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by CarlAbbott1
on 4/2/18

Eddie Colman

Born: 01 Nov 1936, Salford
Debut: 12 Nov 1955 v Bolton (A) League
Goals: 2
Appearances: 108
Position: Half back
Eddie “Snakehips” Colman was a local lad. A crowd-pleasing half-back in a team of crowd pleasers. He was full of raw ability, but according to Jimmy Murphy in this interview with Archie Ledbrooke & Frank McGhee, it was a talent that had to be
carefully honed:
‘Anyone can spot a Duncan Edwards. The true art of scouting is to see something the others have missed." We can cite the case of Eddie Colman, currently starring at right half in the first team and probably the finest uncapped player in the country. Eddie was not a schoolboy international, like so many brilliant United youngsters. Other clubs were not interested in him. He was under-sized. His football was all wrong. He persisted in
holding the ball rather than passing. “But we saw something in him," says Murphy. "So we signed him . . . and then had to reverse all his natural football instincts”’
Murphy’s instinct (as always) was proved right. Once established, he was an ever present for United. Old International described his snake hips this way as he reported on the 10-0 demolition of Anderlecht in 1956 ‘Colman… with his amusing “shimmy shakes” and body wiggles’. Henry Rose
was briefer but just as memorable describing it as a ‘Monroe wriggle’. He was more than a showman though – he was a brilliantly effective player for United. This report describing Eddie at his finest, is also Donny Davies at his brilliant enjoyable but effective best. ‘The feature of the first half was a brilliant display by Colman. Never has this gifted young half-back intervened more cleverly, used the ball more wisely, or sold his dummies more slyly, than in this instance. He had on the other side, a formidable rival by the name of Scoular; himself a strong tackler, a wise distributor, and a subtle tactician in the Newcastle interest, and one who was plainly determined to leave his mark, if not on the players, at any rate on the proceedings. It is to Scoular’s credit that in spite of the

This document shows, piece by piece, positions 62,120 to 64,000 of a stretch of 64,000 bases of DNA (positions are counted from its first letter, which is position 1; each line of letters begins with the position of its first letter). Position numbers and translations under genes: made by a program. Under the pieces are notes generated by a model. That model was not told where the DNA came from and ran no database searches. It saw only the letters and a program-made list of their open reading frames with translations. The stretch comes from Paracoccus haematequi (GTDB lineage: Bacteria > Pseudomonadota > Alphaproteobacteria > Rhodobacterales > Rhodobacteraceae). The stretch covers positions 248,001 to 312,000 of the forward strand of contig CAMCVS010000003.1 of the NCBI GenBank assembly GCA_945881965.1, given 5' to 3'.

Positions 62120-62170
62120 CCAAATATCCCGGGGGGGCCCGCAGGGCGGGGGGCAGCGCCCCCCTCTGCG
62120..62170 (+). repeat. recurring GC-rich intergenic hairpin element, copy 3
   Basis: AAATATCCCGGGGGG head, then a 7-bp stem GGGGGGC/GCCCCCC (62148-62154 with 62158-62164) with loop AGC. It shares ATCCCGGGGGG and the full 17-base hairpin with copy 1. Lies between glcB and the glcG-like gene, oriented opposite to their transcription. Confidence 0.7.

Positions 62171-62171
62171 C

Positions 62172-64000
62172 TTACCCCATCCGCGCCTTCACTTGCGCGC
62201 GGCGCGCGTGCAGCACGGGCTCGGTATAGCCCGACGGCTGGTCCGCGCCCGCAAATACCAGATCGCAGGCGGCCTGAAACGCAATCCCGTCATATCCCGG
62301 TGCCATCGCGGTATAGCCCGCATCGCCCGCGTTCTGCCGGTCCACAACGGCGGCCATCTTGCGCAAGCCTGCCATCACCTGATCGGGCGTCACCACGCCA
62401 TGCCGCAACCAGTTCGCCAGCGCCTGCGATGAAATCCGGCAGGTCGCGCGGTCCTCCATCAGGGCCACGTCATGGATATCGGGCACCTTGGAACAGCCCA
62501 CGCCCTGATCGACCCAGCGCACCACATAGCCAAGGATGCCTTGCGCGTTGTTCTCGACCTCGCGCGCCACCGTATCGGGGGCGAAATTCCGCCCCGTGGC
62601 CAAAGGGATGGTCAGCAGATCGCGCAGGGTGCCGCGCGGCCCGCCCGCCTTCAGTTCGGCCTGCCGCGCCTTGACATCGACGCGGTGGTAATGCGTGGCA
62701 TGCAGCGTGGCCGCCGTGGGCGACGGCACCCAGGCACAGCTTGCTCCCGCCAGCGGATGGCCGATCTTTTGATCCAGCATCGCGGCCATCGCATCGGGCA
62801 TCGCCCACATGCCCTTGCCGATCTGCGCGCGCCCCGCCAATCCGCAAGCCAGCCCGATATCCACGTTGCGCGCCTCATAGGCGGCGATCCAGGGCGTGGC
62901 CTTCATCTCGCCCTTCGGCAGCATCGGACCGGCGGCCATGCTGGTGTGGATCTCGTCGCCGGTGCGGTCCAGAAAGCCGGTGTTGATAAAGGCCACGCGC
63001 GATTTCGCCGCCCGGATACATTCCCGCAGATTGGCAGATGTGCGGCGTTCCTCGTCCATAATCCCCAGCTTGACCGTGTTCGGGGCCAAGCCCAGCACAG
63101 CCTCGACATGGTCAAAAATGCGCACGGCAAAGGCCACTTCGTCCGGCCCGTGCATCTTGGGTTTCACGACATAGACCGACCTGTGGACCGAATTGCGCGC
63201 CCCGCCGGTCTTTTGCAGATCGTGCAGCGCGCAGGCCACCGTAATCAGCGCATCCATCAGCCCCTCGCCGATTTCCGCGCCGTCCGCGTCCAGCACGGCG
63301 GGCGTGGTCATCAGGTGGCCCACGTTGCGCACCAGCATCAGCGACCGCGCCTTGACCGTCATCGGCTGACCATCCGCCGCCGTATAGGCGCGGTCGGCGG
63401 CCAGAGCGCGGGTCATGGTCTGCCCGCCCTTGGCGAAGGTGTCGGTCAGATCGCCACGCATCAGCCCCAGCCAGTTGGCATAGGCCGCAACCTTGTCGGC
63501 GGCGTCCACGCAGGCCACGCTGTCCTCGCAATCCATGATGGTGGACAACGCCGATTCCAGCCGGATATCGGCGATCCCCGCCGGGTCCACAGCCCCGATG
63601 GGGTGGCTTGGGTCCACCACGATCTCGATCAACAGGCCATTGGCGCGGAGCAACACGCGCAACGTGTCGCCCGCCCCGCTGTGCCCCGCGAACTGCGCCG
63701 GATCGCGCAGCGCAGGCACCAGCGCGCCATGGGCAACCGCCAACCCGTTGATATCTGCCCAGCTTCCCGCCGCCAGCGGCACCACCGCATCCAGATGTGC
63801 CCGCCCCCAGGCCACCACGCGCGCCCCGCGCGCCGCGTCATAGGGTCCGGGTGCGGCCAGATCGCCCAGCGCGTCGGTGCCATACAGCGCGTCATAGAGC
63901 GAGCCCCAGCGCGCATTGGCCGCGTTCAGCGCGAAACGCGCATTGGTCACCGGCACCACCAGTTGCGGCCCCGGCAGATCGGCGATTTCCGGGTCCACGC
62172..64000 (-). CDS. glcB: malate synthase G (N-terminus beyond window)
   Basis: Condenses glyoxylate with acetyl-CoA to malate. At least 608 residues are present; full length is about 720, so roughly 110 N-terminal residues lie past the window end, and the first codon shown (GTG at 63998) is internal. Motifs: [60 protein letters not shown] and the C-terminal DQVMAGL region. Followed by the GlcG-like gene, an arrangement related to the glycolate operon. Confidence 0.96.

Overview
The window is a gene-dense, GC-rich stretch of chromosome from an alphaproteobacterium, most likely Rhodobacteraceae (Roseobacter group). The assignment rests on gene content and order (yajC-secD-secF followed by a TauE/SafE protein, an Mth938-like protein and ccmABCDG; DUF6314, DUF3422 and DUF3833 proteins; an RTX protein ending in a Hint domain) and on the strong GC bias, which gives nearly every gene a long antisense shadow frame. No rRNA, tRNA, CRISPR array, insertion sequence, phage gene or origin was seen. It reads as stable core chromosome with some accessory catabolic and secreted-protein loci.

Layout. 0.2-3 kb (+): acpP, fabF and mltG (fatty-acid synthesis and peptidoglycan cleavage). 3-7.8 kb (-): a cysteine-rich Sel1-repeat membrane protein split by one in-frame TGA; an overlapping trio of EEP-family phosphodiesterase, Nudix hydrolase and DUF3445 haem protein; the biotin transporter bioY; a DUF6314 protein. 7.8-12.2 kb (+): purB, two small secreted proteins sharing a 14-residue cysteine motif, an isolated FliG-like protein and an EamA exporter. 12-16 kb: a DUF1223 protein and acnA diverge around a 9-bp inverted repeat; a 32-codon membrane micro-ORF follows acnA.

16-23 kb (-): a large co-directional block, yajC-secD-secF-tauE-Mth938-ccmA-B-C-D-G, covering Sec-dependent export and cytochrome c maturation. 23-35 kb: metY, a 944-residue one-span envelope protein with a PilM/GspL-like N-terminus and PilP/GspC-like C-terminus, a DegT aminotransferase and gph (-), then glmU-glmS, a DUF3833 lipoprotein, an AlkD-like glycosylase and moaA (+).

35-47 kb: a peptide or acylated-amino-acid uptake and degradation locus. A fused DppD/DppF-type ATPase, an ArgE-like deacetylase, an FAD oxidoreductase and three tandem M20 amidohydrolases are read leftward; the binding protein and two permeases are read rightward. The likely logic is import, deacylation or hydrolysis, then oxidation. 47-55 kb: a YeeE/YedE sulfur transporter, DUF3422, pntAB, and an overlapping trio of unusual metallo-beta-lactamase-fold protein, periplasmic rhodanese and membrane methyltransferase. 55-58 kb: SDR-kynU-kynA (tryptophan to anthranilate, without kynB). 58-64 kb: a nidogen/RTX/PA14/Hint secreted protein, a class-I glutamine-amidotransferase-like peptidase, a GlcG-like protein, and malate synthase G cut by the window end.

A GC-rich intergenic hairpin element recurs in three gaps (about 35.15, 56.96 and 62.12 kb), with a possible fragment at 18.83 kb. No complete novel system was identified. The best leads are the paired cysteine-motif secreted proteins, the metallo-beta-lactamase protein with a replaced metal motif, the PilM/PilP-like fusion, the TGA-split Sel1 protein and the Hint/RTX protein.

overwhelming odds, against him, he like his goalkeeper, Simpson, left the field at the close with his reputation if anything slightly enhanced But in comparison with Colman's joyous
and effective artistry Scoular's work, though telling seemed heavy and laboured. Colman might have been the “premier danseur" in a Footballers' Ballet and Scoular the dogged
leader of a Chain Gang. One of these days, perhaps, when Colman is in the mood, we shall have the Beswick Prize Band accompanying him with snatches of reasonably tuneful
ballet music—say from Swan Lake. Then we shall see the little fellow at his best.’
Taken from The Day Two Teams Died (Amazon Books)